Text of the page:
Dosage adjustment for patients taking iloperidone tablets concomitantly with potential CYP3A4 inhibitors: Iloperidone tablet dose should be reduced by one-half when administered concomitantly with strong CYP3A4 inhibitors such as ketoconazole or clarithromycin. When the CYP3A4 inhibitor is withdrawn from the combination therapy, iloperidone tablet dose should be increased to where it was before [see Drug Interactions (7)].
Dosage adjustment for patients taking iloperidone tablets who are poor metabolizers of CYP2D6: Iloperidone tablet dose should be reduced by one-half for poor metabolizers of CYP2D6 [see Clinical Pharmacology (12.3)].
Hepatic Impairment: No dose adjustment to iloperidone tablets is needed in patients with mild hepatic impairment. Patients with moderate hepatic impairment may require dose reduction, if clinically indicated. Iloperidone tablets are not recommended for patients with severe hepatic impairment [see Use in Specific Populations (8.6)].
In a longer-term study, iloperidone tablets were effective in delaying time to relapse in patients with schizophrenia who were stabilized on iloperidone tablets up to 24 mg/day [see Clinical Studies (14)]. Patients should be periodically reassessed to determine the need for maintenance treatment.
Although there are no data to specifically address reinitiation of treatment, it is recommended that the initiation titration schedule be followed whenever patients have had an interval off iloperidone tablets of more than 3 days.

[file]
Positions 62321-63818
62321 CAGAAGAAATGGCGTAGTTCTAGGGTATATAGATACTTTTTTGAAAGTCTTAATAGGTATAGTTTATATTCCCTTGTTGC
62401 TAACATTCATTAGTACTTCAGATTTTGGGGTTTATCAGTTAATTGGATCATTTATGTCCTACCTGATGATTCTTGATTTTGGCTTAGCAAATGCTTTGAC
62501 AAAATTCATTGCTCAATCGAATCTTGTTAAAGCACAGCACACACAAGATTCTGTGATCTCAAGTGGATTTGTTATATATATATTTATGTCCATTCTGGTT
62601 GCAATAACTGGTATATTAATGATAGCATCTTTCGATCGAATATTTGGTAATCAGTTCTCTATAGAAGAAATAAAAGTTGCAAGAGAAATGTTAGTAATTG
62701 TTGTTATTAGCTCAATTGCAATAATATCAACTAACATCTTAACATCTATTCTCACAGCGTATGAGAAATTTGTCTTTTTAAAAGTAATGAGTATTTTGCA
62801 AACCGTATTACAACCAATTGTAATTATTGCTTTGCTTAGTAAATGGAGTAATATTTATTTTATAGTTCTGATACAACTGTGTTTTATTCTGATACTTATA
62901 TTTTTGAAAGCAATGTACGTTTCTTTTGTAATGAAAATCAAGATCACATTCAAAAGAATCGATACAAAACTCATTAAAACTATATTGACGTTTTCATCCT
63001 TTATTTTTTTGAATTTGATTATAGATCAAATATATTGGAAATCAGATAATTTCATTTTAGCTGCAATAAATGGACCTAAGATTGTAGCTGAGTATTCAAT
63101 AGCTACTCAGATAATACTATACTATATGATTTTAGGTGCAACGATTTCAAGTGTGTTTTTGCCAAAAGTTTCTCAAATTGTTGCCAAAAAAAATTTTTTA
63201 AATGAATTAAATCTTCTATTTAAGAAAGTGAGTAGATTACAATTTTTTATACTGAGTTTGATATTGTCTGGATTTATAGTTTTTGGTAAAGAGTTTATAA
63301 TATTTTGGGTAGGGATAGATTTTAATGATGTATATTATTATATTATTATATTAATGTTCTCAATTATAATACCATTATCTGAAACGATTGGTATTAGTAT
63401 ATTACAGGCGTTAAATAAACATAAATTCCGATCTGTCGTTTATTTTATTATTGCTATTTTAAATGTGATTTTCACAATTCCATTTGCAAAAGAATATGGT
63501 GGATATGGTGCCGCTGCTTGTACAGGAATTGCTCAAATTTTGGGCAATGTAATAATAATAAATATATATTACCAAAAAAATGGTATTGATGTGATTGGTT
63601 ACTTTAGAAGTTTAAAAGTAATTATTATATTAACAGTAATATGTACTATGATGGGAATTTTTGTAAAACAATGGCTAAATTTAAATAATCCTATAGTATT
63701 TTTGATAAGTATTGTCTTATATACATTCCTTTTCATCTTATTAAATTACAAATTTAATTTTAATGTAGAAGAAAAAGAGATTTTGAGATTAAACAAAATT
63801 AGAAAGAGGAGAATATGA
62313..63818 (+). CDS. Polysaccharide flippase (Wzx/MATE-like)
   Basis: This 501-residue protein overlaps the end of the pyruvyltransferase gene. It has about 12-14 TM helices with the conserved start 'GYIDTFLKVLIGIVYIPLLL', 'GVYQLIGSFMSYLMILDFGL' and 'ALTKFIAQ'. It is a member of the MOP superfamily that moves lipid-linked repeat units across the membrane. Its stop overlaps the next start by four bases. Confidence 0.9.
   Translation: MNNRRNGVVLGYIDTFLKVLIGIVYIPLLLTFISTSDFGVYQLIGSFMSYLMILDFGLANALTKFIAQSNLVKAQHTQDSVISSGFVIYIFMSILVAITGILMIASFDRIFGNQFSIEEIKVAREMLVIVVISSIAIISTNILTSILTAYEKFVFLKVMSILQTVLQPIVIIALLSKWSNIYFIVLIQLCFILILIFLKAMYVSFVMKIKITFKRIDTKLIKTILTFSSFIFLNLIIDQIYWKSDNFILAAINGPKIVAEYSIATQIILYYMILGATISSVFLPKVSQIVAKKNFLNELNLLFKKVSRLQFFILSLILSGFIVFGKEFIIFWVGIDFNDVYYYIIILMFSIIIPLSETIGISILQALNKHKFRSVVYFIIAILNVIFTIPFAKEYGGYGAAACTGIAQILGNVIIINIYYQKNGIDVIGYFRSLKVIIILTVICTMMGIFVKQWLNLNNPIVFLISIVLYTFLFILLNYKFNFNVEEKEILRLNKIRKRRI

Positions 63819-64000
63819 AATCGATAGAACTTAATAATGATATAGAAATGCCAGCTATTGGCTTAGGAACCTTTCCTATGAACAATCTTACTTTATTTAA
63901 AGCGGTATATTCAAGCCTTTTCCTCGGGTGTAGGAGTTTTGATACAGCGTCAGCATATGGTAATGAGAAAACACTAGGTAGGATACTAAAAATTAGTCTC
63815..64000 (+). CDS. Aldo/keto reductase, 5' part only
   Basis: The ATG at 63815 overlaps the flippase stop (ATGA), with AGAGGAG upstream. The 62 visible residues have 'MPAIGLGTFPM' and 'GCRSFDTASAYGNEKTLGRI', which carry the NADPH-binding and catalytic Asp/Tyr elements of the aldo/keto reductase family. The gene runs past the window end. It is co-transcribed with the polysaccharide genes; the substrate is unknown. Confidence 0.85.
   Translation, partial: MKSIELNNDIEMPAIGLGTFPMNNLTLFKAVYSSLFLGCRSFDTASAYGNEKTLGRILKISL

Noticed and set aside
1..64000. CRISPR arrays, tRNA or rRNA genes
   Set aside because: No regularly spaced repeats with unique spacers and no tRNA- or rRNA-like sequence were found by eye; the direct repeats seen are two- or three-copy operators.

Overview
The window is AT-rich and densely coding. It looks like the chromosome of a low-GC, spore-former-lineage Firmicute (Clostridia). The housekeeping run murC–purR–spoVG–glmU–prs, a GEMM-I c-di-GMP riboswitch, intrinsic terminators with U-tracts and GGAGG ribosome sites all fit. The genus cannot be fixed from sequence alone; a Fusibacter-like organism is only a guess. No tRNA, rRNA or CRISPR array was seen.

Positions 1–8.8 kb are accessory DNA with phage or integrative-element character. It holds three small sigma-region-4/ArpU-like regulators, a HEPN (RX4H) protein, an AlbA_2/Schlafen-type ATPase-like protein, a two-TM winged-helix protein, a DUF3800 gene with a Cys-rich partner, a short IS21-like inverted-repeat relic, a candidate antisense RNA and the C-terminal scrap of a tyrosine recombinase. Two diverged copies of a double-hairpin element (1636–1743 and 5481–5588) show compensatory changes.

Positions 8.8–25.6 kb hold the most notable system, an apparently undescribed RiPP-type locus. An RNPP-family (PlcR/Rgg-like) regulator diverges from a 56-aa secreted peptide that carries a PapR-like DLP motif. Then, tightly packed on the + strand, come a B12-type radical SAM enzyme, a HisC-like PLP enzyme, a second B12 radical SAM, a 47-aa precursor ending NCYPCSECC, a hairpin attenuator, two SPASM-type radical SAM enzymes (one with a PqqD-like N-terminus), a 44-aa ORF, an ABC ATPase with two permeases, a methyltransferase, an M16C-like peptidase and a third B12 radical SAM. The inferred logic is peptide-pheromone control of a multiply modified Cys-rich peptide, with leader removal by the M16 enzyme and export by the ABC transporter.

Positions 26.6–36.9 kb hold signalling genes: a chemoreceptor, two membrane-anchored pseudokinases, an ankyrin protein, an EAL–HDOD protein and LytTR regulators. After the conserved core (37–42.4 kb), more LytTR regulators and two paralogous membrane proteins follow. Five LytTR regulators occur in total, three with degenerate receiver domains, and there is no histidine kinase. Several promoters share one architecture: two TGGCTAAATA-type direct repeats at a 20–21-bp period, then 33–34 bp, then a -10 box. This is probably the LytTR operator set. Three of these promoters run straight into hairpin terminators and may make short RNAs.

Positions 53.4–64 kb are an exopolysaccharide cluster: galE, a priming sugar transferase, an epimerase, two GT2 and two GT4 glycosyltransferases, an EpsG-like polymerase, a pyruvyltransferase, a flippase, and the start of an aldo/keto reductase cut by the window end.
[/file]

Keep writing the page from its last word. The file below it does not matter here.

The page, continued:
Iloperidone tablets are available in the following strengths: 1 mg, 2 mg, 4 mg, 6 mg, 8 mg, 10 mg, and 12 mg. The oval (1 mg) white tablets are engraved with “T” on one side and on the other side the tablet strength. The round (2 mg, 4 mg, 6 mg, 8 mg, 10 mg, or 12 mg) white tablets are engraved with “T” on one side and on the other side the tablet strength.
Iloperidone tablets are contraindicated in individuals with a known hypersensitivity reaction to the product. Anaphylaxis, angioedema, and other hypersensitivity reactions have been reported [see Adverse Reactions (6.2)].
Antipsychotic drugs increase the all-cause risk of death in elderly patients with dementia-related psychosis. Analyses of 17 dementia-related psychosis placebo-controlled trials (modal duration of 10 weeks and largely in patients taking atypical antipsychotic drugs) revealed a risk of death in the drug-treated patients of between 1.6 times to 1.7 times that in placebo-treated patients. Over the course of a typical 10-week controlled trial, the rate of death in drug-treated patients was about 4.5%, compared to a rate of about 2.6% in placebo-treated patients.
Although the causes of death were varied, most of the deaths appeared to be either cardiovascular (e.g., heart failure, sudden death) or infectious (e.g., pneumonia) in nature. Iloperidone tablets are not approved for the treatment of patients with dementia-related psychosis [see Boxed Warning, Warnings and Precautions (5.2)].
5.2 Cerebrovascular Adverse Reactions, Including Stroke, in Elderly Patients with Dementia-Related Psychosis